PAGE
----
We cannot shop our way out of environmental crisis, ‘green’ or not

Eight weeks ago, I wrote about the delusions of “green capitalism,” that there is no alternative to a dramatic change in the organization of the global economy. That led to a vigorous discussion, and I thank all of you who contributed to it.

This week, I’d like to return to this theme, in the form of discussing an interesting paper that I could then only quote briefly. The paper, “Green capitalism: the god that failed,” by Richard Smith of the Institute for Policy Research & Development in London, packs a powerful argument into its 33 pages. The paper was published in issue No. 56 (March 2011) of Real-World Economics Review. (That a publication for non-orthodox practitioners needs to take such a name speaks volumes of the field as a whole.) The author’s basic theses are:

  • “Green capitalism” is “doomed from the start” because maximizing profit and environmentalism are broadly in conflict; the occasional time when they might be in harmony are rare exceptions and temporary. This is because the managers of corporations are answerable to private owners and shareholders, not to society. Profit maximization trumps all else under capitalism and thereby sets the limits to ecological reform.
  • No capitalist government can impose “green taxes” that would force out of business the coal industry or any other because the result would be recession and mass unemployment. Without carbon or other “green” taxes, the “entire green capitalist project collapses.”
  • Green-capitalism proponents vastly underestimate the speed with which environmental collapse is coming. No amount of tinkering can alter the course of environmental destruction under the present system. Humanity, therefore, must replace capitalism with a post-capitalist ecologically sustainable economy.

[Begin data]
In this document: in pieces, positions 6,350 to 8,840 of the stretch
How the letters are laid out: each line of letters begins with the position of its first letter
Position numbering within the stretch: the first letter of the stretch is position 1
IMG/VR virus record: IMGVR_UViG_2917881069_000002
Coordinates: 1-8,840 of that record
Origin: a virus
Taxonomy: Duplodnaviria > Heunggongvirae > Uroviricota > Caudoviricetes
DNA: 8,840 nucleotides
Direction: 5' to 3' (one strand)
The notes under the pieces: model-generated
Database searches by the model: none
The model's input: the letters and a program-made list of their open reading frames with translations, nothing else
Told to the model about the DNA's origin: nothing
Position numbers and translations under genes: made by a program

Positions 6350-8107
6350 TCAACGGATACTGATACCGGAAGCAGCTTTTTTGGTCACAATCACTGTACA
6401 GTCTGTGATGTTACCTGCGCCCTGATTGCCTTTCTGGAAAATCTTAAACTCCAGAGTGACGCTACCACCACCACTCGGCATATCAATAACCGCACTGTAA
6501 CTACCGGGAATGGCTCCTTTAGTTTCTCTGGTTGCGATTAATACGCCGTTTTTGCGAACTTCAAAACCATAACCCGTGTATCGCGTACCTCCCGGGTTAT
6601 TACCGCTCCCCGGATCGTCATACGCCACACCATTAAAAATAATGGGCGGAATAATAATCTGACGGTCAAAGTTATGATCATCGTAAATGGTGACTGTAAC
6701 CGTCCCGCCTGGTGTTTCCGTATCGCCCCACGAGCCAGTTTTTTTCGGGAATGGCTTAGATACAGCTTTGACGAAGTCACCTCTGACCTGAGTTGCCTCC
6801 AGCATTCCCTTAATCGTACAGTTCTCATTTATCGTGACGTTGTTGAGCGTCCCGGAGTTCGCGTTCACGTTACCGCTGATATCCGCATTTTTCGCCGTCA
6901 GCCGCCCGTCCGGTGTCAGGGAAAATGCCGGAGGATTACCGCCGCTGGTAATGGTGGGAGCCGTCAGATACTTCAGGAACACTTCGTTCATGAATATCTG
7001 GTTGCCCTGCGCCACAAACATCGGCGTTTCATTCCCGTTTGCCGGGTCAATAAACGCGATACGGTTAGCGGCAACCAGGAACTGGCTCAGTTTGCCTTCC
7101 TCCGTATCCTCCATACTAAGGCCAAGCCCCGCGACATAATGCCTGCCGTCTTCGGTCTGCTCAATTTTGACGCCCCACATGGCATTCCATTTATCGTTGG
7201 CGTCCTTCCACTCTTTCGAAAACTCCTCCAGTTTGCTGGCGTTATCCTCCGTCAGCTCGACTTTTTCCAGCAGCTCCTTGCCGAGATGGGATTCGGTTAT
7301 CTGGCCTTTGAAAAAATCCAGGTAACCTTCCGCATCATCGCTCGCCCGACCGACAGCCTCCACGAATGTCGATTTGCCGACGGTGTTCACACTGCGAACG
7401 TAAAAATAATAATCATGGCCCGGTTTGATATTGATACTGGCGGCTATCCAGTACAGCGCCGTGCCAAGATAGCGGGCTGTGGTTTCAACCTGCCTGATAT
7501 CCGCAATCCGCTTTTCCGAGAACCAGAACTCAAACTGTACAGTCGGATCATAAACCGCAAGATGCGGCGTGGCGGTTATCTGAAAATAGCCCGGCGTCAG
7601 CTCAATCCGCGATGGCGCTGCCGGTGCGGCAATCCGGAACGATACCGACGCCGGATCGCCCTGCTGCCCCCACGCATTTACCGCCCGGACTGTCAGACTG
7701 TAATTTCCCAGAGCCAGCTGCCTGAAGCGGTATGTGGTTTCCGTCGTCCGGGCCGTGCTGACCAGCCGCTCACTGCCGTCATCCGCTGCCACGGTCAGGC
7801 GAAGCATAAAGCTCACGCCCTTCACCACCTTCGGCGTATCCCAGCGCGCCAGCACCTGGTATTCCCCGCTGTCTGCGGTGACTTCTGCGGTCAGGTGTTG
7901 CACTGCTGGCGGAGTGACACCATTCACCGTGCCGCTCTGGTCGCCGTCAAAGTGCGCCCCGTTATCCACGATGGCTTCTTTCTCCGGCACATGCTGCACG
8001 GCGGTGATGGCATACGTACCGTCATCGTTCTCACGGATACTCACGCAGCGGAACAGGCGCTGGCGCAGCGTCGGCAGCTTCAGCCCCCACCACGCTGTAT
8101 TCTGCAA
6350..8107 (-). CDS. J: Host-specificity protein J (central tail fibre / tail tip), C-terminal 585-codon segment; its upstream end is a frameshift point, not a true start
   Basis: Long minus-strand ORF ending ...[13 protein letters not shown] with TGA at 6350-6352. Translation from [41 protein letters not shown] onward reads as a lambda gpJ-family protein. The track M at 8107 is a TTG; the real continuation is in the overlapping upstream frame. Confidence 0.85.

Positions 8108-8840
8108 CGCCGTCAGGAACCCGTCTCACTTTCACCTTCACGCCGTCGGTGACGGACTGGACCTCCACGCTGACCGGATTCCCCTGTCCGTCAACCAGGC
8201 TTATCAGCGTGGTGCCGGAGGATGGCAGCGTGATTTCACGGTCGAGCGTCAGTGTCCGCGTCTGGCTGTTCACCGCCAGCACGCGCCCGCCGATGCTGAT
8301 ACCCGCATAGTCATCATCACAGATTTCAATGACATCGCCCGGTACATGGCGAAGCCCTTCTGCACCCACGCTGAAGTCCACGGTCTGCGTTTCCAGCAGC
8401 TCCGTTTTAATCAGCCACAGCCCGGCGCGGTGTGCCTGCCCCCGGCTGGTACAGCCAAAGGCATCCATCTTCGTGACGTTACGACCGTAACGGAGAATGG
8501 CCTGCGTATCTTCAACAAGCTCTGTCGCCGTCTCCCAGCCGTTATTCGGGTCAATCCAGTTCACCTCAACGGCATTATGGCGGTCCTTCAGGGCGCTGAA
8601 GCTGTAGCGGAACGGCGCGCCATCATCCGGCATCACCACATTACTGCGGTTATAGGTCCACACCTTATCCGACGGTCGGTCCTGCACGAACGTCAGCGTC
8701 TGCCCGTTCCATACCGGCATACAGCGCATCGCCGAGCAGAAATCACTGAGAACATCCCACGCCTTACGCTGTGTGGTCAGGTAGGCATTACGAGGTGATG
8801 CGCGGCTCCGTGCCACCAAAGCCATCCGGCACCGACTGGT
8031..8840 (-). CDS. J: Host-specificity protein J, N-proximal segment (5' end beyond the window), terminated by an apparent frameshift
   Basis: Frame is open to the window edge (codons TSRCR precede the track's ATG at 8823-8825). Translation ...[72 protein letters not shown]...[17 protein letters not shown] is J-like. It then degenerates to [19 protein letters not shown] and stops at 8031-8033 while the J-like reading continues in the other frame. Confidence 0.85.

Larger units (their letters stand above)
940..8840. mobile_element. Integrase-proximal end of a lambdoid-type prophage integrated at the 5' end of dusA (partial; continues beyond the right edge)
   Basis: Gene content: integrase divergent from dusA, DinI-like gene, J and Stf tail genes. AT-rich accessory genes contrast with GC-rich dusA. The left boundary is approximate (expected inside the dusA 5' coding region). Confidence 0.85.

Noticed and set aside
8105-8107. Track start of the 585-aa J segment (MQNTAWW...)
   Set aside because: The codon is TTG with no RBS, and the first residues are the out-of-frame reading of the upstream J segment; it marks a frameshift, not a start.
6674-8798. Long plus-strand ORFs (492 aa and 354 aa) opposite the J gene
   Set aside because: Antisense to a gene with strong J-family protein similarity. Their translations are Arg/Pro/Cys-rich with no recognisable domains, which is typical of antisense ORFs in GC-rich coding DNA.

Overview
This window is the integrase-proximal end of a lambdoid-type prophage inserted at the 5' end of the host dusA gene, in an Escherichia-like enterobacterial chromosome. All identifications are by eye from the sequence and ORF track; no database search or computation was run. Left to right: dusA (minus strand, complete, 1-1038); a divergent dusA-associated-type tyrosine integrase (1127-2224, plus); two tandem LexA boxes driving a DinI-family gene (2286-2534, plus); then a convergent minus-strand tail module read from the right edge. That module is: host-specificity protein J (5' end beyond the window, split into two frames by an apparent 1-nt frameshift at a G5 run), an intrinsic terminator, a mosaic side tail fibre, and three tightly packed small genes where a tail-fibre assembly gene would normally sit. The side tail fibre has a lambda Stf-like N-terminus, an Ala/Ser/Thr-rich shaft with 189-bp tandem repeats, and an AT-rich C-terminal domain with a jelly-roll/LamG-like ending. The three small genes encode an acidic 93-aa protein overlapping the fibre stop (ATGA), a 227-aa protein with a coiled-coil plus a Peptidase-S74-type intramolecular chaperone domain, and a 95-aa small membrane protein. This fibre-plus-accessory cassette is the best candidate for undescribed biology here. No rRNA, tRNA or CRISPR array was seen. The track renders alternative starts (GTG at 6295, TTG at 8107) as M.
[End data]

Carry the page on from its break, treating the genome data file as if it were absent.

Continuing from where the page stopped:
• Resource extraction is inherently polluting but can’t be shut without chaos. It is not possible to “dematerialize” much of the economy as green-capitalism proponents believe possible. The only way to reduce greenhouse-gas emissions is to “enforce a drastic contraction of production in the industrialized countries.” Such a thing is not possible in capitalism because the affected industries would be committing suicide to agree to this and nobody would promise jobs to those displaced; this could only be carried out through a socialization of industry and a redeployment of labor to sectors that need to be developed for social good.
  • Consumerism and over-consumption are not “cultural” or the result of personal characteristics — they are a natural consequence of capitalism and built into the system. Problems like global warming and other aspects of the world environmental crisis can only be solved on a global level through democratic control of the economy, not by individual consumer choices or by national governments.

Cap-and-trade equals profits by polluting

European attempts to implement “cap and trade” schemes to limit greenhouse-gas emissions were countered from the start by industry lobbyists asking for exceptions because, they argued, they would lose competitiveness, and some threatened to move elsewhere, taking jobs with them. Governments gave in. Polluters and traders took in windfall profits, with no real effect on emissions. Dr. Smith wrote:

“German electricity companies were supposed to receive 3 percent fewer permits than they needed to cover their total emissions between 2005 and 2007, which would have obliged them to cut emissions by that amount, instead the companies got 3 percent more than they needed — a windfall worth about $374 billion at that time.” [page 119]